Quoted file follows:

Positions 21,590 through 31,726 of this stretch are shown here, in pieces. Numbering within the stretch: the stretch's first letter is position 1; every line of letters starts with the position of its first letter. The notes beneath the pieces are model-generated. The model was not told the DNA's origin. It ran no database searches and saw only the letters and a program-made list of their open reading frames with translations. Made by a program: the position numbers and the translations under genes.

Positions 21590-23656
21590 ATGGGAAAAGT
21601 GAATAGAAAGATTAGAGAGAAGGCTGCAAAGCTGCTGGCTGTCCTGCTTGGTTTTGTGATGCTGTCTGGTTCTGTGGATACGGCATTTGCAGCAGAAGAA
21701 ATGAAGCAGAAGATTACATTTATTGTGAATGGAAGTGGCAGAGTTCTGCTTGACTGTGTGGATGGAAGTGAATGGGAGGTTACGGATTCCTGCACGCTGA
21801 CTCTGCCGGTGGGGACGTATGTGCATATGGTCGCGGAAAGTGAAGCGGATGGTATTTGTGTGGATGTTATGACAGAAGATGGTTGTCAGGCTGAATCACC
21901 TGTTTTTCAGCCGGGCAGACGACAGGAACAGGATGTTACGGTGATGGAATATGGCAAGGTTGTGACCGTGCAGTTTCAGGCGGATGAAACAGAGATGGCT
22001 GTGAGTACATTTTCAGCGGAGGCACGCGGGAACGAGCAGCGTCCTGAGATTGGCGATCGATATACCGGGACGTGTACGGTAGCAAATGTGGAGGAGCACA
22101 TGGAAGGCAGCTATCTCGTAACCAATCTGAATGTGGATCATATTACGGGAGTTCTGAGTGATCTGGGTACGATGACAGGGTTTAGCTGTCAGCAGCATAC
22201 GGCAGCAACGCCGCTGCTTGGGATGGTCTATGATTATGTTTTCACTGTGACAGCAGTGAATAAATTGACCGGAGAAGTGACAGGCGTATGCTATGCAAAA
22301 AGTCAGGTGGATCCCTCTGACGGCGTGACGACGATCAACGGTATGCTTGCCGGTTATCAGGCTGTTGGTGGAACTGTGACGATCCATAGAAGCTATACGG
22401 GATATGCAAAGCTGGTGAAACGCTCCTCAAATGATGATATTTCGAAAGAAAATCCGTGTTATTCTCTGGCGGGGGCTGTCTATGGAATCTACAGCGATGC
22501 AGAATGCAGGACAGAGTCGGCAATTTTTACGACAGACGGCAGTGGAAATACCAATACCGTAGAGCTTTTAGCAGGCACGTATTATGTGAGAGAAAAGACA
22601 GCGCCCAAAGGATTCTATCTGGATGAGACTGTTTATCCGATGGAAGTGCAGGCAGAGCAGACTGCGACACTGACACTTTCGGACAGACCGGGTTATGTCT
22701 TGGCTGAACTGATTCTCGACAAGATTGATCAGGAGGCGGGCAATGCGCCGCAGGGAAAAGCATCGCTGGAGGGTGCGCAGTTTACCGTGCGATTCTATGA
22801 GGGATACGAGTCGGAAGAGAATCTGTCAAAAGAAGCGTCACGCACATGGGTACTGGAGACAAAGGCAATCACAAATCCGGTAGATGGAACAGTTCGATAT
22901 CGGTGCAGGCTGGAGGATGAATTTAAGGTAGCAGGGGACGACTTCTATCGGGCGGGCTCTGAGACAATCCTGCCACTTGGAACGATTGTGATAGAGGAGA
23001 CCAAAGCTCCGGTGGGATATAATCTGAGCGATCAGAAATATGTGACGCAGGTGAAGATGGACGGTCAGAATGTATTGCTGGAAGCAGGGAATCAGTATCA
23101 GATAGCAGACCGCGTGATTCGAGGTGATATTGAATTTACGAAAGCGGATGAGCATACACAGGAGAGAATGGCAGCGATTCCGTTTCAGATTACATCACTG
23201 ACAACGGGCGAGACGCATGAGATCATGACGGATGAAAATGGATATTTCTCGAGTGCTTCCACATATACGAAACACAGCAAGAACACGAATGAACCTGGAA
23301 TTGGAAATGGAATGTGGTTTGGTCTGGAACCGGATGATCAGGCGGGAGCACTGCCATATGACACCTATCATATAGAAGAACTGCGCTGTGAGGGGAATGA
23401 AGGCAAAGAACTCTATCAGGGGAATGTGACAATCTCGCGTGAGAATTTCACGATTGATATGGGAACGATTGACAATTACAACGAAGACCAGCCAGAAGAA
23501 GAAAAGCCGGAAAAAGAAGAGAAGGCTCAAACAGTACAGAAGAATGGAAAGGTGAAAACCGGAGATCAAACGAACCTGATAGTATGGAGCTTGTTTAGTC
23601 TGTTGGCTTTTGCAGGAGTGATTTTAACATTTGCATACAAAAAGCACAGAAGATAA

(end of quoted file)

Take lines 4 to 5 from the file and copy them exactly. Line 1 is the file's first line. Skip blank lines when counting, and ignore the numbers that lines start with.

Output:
21601 GAATAGAAAGATTAGAGAGAAGGCTGCAAAGCTGCTGGCTGTCCTGCTTGGTTTTGTGATGCTGTCTGGTTCTGTGGATACGGCATTTGCAGCAGAAGAA
21701 ATGAAGCAGAAGATTACATTTATTGTGAATGGAAGTGGCAGAGTTCTGCTTGACTGTGTGGATGGAAGTGAATGGGAGGTTACGGATTCCTGCACGCTGA